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“Paleo” or “caveman” diets and lifestyles have come into vogue with a lot of the leading edge fitness thinkers over the last few years. From barefoot running to raw foods, many luminaries are forging a trail to get back to basics.

Mark Sisson is one of those thinkers. He’s a fitness and nutrition expert whose daily writings have spawned a popular blog amongst the paleo set, Mark’s Daily Apple. There he relates his thoughts, his musings and experiences and his well reasoned arguments for what he calls a “primal” lifestyle. Sisson comes to primal or paleo thinking with a strong traditional fitness pedigree including experience as a competitive triathlete, trainer and even as a consultant on the popular home fitness routine P90X. His blog has served as a test bed for ideas and ultimately for his book.  The Primal Blueprint was released last year and collects many of his ideas into a single volume. The companion cookbook, The Primal Blueprint Cookbook, arrived on bookshelves mere weeks ago.

Readers of The Primal Blueprint are presented with ten guidelines for living a paleolithic lifestyle while still living in the 21st century. While some things will sound brutally obvious (#2 Avoid Poisonous Things), others seem to contradict what modern experts would advise (#8 Get Adequate Sunlight). Plenty of references and chapter endnotes are available for those who question his logic. There’s a little insight on how he balances anthropological and modern nutritional findings in the middle of this post.

Sisson contrasts the Primal lifestyle with what he calls “CW”, short for Conventional Wisdom, using the fictitious Grok — whose family roamed what is now California 10,000 years ago — and the modern lifestyle of the equally fictitious Korg family. The highly stressful and scheduled routine of the Korgs is likely familiar to most families, including a sugar-rich diet, prescription medications, and struggles with weight gain.

As for actual diet tips, it boils down to eating things that were available 10,000 years ago: vegetables, fruits, nuts, seeds, meat. No grains, no added sugars, no legumes including soybeans, no processed foods. In fact, it wouldn’t be a terrible oversimplification to say “If humans can be allergic to it, you probably shouldn’t eat it” (the only exception we could think of was shellfish). While actual ketogenic diets (such as Atkins) tend to require eating no more than 50 grams of carbohydrate daily, Mr. Sisson maintains that you can lose wight on 50-100 g of carbohydrate daily and easily maintain weight on 100-150 grams daily. The problem is that the typical Western diet is well over those levels. There is no doubt that anybody who consumes a diet based primarily on a variety of vegetables, supplemented with appropriate protein, will achieve a normal weight.

As for exercise, the recommendation is to move around a lot — but at a slower pace than most cardio workouts — “lift heavy things” regularly, and occasionally go all-out. Some will recognize the last as “wind sprints.” He also advocates playtime and naptime for adults.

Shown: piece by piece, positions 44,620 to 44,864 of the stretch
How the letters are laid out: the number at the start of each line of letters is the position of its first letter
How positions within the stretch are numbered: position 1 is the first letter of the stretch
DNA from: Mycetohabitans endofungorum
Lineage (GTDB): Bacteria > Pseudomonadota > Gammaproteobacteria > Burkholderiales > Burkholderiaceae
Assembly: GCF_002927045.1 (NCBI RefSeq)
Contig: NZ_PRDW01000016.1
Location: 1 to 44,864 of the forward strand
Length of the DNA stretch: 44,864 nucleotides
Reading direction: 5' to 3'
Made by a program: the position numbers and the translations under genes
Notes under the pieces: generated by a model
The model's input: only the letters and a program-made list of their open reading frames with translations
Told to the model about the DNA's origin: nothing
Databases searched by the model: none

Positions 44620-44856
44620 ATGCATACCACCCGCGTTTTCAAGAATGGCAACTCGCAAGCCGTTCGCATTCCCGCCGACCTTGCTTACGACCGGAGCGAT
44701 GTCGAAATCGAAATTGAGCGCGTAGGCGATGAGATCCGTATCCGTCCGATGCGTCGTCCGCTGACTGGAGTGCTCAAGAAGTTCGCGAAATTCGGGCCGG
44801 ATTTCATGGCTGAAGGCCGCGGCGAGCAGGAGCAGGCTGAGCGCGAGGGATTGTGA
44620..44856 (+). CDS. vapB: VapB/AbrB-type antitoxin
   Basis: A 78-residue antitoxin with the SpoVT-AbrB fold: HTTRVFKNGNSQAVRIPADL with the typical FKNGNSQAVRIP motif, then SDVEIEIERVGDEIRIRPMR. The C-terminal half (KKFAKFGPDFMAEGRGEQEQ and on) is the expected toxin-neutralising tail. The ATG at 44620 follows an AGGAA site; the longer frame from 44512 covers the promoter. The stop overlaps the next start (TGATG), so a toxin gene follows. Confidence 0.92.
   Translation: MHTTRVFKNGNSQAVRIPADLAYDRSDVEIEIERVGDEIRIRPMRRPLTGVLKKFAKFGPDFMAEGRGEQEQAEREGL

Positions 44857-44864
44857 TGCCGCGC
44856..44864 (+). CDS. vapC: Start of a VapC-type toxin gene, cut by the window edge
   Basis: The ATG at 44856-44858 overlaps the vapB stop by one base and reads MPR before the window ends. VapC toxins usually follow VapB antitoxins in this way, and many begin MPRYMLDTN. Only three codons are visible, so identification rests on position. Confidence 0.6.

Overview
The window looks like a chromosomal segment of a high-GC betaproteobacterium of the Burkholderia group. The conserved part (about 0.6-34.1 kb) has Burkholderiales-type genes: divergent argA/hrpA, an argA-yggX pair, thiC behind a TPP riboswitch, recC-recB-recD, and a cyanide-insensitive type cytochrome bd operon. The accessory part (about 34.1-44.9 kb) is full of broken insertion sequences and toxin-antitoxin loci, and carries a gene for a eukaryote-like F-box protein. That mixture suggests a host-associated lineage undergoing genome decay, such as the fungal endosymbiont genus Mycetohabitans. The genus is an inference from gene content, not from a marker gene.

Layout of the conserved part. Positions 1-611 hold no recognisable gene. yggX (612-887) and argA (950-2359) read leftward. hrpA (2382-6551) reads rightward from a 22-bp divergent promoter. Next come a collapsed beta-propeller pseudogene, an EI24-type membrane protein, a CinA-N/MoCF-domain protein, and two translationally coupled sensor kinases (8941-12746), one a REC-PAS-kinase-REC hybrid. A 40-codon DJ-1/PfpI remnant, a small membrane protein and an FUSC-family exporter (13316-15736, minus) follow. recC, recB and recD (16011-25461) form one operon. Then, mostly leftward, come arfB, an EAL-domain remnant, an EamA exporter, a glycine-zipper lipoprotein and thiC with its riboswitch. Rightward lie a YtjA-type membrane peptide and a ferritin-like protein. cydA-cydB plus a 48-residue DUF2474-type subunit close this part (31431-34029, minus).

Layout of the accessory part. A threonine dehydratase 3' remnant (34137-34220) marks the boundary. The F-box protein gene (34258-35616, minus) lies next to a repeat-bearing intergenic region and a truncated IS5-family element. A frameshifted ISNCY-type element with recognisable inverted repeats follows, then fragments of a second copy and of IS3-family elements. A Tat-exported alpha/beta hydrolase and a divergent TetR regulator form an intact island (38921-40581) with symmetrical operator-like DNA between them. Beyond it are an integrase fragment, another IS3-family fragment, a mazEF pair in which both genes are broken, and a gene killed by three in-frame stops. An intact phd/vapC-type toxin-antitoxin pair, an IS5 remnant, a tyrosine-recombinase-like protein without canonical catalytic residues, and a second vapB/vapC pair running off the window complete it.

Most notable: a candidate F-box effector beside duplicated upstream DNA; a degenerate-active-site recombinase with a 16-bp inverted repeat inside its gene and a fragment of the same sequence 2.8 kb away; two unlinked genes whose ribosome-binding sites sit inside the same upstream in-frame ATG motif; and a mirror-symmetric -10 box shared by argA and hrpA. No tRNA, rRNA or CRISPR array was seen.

As much as we liked the book, we found ourselves disappointed with the cookbook. While Sisson’s website often has fabulous recipes, the cookbook felt uninspired. Old standard recipes like how to properly cook a steak or make a Caesar salad are interspersed with several ghastly looking soups and single-pot suppers. Moreover, we really wish that cookbooks like this would stop trying to come up with substitutes for bread and other bakery goods. Just accept the fact that you don’t eat that stuff anymore and move on. It has been our experience that almost none of these substitutes are actually good enough to make up for the calories they contain.

His Take: I like Sisson’s well reasoned arguments for a refined model of low carbohydrate dieting, something that I have advocated for a long time. Whether Adkin’s or Protein Power, it’s a model that’s proven over and over to be a successful strategy for weight control and general health. We’ve even found weird little plans like the Drinking Man’s Diet that take advantage of the solid thinking of low carbohydrate dining. The Primal Blueprint takes things further losing the grains and other relative latecomers to the human diet. Good plan, tough to follow but good plan.

I was disappointed in the lack of a real specific exercise formula in The Primal Blueprint, but I guess that’s part of his point. Find ways to work hard and “lift heavy things” and the rest will take care of itself. If you start with the muscle memory of a triathlete that might be fine but for someone making the move from Korg to caveman they might want a little more specific guidance.

I sadly can say nothing really good about the cookbook save that the pictures are well done. They unfortunately are pictures that are very often of food that’s often fundamentally unappetizing in presentation. The recipes are all really simple: 1. see meat, 2. cook meat, so the cooking is approachable. It’s a stepping off point for people having trouble getting a good idea of what to eat that will qualify as “primal” but little else. Sisson has presented better food on his blog than made the cut for the book.

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